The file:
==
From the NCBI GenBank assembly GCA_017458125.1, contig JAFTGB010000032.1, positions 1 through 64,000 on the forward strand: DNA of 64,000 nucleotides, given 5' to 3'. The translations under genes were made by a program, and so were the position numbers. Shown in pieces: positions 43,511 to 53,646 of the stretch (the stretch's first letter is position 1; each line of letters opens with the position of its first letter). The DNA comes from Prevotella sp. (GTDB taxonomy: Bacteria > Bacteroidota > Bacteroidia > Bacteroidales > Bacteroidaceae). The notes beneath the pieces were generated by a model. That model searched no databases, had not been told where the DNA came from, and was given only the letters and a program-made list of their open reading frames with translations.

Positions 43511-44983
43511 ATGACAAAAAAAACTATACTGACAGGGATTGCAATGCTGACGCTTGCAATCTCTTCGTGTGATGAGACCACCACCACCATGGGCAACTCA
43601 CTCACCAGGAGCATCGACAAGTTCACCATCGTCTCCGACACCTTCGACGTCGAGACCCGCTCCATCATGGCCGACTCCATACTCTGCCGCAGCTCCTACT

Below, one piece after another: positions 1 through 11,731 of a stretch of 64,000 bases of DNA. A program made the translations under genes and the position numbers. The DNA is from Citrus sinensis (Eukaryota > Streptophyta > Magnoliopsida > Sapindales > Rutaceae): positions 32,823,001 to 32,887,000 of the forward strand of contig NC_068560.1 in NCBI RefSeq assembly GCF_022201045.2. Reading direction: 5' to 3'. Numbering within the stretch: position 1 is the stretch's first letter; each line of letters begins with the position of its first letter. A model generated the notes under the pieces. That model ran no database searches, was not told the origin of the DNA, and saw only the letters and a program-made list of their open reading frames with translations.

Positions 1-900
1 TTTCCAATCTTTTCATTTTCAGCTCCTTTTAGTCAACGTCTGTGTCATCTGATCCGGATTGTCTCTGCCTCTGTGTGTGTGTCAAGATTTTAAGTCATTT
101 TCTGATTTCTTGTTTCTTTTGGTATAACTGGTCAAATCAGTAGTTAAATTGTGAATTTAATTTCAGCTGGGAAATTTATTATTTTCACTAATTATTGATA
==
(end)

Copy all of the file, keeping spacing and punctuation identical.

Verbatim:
From the NCBI GenBank assembly GCA_017458125.1, contig JAFTGB010000032.1, positions 1 through 64,000 on the forward strand: DNA of 64,000 nucleotides, given 5' to 3'. The translations under genes were made by a program, and so were the position numbers. Shown in pieces: positions 43,511 to 53,646 of the stretch (the stretch's first letter is position 1; each line of letters opens with the position of its first letter). The DNA comes from Prevotella sp. (GTDB taxonomy: Bacteria > Bacteroidota > Bacteroidia > Bacteroidales > Bacteroidaceae). The notes beneath the pieces were generated by a model. That model searched no databases, had not been told where the DNA came from, and was given only the letters and a program-made list of their open reading frames with translations.

Positions 43511-44983
43511 ATGACAAAAAAAACTATACTGACAGGGATTGCAATGCTGACGCTTGCAATCTCTTCGTGTGATGAGACCACCACCACCATGGGCAACTCA
43601 CTCACCAGGAGCATCGACAAGTTCACCATCGTCTCCGACACCTTCGACGTCGAGACCCGCTCCATCATGGCCGACTCCATACTCTGCCGCAGCTCCTACT

Below, one piece after another: positions 1 through 11,731 of a stretch of 64,000 bases of DNA. A program made the translations under genes and the position numbers. The DNA is from Citrus sinensis (Eukaryota > Streptophyta > Magnoliopsida > Sapindales > Rutaceae): positions 32,823,001 to 32,887,000 of the forward strand of contig NC_068560.1 in NCBI RefSeq assembly GCF_022201045.2. Reading direction: 5' to 3'. Numbering within the stretch: position 1 is the stretch's first letter; each line of letters begins with the position of its first letter. A model generated the notes under the pieces. That model ran no database searches, was not told the origin of the DNA, and saw only the letters and a program-made list of their open reading frames with translations.

Positions 1-900
1 TTTCCAATCTTTTCATTTTCAGCTCCTTTTAGTCAACGTCTGTGTCATCTGATCCGGATTGTCTCTGCCTCTGTGTGTGTGTCAAGATTTTAAGTCATTT
101 TCTGATTTCTTGTTTCTTTTGGTATAACTGGTCAAATCAGTAGTTAAATTGTGAATTTAATTTCAGCTGGGAAATTTATTATTTTCACTAATTATTGATA